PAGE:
Inside this Food Report

  • Crop News: Typhoons Damage Japanís Hokkaido Corn Crop

  • Food Safety: Changing The Culture Of Food Safety

  • Eat Healthy: Sweet Corn, Powering Your Meals All Year Long!

  • Facts + Figures: What Really Is The Shelf Life For Frozen Fruits and Vegetables?


VOLUME 7
ISSUE 9


September 1, 2016

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I hope all our U.S. friends enjoyed their labor day weekend and had some time for rest and relaxation!  I spent mine attending my 45th high school reunion in Rhode Island which was a blast!

Last week I traveled through America’s corn belt where the weather and the corn crop could not have been more perfect.   The quality of the corn was excellent and the season is moving along rapidly with the end in sight around September 15th.   (See more in our crop section below.)

Anyone who knows me well will know that I have an affinity for old barns and the peacefulness of the country side.   Maybe that is why I love the food business as it brings me to so many beautiful areas of the U.S.A.  On this particular visit last week, I went “barn crazy” – here are some of the beautiful barns I drove past each day.



Being in America’s heartland always reminds me of how beautiful our country is and how hard our farmers and processing factories work to bring the food we eat to our tables.   Its no easy task and I count myself lucky to play a very small role in it.

All The Best,
Betty and The Noon International Team


CropVeggies

United States:    Pea season completed in the Northwest.  Most processors ended up on budget, however there are a few who came in under budget, while some others experience a much higher percentage of lower grade product putting their customer requirements out of balance.  We are hearing the Midwest and Canada struggled with their pea packs and Europe as well.   With that said most suppliers are off market on peas and prices will remain firm.   

Sweet corn harvest is in full swing. The season has been very good in both the Northwest and Midwest.   An earlier start in both regions due to warm weather has resulted in an excellent harvest condition this year.   Yields are higher than average and quality is very satisfactory.  Northwest is expected to be winding down in another month or so and the Midwest should be completed within the next few weeks.  Some reports coming out of the Midwest mention some bunching ocuring at the tail end of the crop and some acreas may have to be bypassed , however overall budgets have been meet.

Blueberry harvest in the Northwest is completed. For the most part the harvest was a good one, however due to the heat there have been reports of some soft fruit.   U.S Blueberry inventory is reported high due to an over production of wild blueberries as well as some higher inventories of cultivated blueberries.   Prices have soften as a result.

The new season potato harvest in the Columbia Basin is underway.   Early variety, Shepody, is completed and Russet Burbanks are now being processed.   To date we have heard reports that yields and quality are good.   All processors seem to be gearing up to handle increased capacity.

Mexico:   Rainy season in Mexico is well underway and aquifers are being filled.  Currently broccoli and cauliflower yields will be a bit low until Mexico is out of it’s rainy season which should be in the next month.

Guatemala:   Peak production of broccoli has begun and to date conditions have been excellent for a top quality pack.

Thailand:   The summer pineapple crop in Thailand has suffered due to high temperatures and not much rainfall.    Supply is tight and prices up.   Shipments are delayed.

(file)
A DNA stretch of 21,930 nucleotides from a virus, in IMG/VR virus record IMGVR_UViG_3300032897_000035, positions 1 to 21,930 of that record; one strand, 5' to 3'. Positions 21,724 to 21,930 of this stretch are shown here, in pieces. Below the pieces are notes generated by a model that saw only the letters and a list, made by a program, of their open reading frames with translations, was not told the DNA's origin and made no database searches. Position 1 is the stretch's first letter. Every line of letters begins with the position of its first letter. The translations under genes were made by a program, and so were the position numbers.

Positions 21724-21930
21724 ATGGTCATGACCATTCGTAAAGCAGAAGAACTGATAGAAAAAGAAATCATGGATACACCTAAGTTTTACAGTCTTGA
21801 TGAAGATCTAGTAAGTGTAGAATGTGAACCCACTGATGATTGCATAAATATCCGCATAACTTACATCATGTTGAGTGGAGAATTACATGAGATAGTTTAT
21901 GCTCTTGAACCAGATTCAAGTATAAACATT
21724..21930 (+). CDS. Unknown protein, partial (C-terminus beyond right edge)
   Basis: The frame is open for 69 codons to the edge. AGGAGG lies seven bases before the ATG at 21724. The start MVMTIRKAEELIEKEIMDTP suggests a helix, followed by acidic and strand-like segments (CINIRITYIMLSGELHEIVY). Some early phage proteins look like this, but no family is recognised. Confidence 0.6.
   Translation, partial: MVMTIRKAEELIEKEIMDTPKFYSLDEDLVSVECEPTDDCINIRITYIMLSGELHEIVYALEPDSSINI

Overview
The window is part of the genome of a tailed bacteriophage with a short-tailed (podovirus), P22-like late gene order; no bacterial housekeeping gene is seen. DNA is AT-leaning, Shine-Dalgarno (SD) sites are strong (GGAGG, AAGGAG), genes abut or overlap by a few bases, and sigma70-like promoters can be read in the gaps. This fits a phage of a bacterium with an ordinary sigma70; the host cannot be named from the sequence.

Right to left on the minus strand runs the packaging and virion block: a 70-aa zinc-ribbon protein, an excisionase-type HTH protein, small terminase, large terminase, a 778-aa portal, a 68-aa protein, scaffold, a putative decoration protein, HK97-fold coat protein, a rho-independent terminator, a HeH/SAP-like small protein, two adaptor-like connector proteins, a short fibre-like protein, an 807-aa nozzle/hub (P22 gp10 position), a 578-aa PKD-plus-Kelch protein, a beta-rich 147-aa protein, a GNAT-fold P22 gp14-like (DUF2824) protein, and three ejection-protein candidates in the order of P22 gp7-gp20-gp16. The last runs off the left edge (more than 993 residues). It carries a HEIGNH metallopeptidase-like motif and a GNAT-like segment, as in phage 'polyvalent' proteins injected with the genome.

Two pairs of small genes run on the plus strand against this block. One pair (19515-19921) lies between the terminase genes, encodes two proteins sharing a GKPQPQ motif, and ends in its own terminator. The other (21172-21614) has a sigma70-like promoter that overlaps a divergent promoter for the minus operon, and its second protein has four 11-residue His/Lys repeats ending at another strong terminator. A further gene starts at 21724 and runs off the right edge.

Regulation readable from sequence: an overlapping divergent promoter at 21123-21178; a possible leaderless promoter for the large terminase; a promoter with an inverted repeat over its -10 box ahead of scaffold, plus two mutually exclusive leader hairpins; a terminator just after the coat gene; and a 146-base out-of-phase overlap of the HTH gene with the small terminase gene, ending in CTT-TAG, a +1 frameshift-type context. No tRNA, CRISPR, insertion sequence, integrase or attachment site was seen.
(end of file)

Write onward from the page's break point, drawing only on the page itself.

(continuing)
Peru:  Mango season in Peru is expected to be better than last year due to the cooler weather.   The flowering is going well and the harvest is epected to begin in November.   Aspargus season will begin this month.

Chile:   Asparagus season will begin at the end of the month with prices being announced within a few weeks.

Europe:  It is being reported that Europe has faced the worst crop season in about 40 years.   Caused by extreme weather conditions such as heavy rains and hail in May, June and parts of July all vegetable crops have been affected.    Regarding to green peas, yields are down by about 40%, especially in the areas of Northern France and Eastern Belgium.   Carrots have also suffered large losses.    Green bean planting was delayed by about 3 weeks due to flooded fields and volume losses to this crop will be substantial.    Expect prices to be up, especially on peas and green beans by about 10 – 15%.  
Although European potato acreage was increased this season, it is expected that yields and volumes will be down due to the weather conditions across Europe’s potato growing regions.  Currently field prices are higher than they were last year at this time. 


Severe Flooding On the
Northern Island of Hokkaido Japan
Japan:  Japan has suffered a string of typhoons over the past few weeks which is normal for this time of year.  However the intensity has been very severe, especially in the north of Japan in the Hokkaido area which is the corn growing area.   Flooding and deaths have occurred as well as damage to some of the processing factories there.   We have heard reports that 40 % of Hokkaido’s corn crop has been desimated.   Other crops which suffered and will be in very tight supply are potatos, carrots and kobocha. 

China:  

Shandong Province:   Edamame processing will end this month.  Due to rain the quality declined during the last month of production resulting in brown spots.   However the overall crop result was average this season.  Green asparagus is finished and with a drought in July and heavy rain in August many vegetables suffered a 20% to 30% drop in yields.

Zhejiang Province:   Edamame harvest is now complete.    Quality is good, however yields are down due to heavy rains. In addition we have just heard reports that due to recent high heat throughout August much of the crop declined in quality.   Supplies will be tight and prices have increased compared to last season.   White gourd and eggplant are currently being processed in Zhejiang province, however due to heat in August those crops have suffered as well.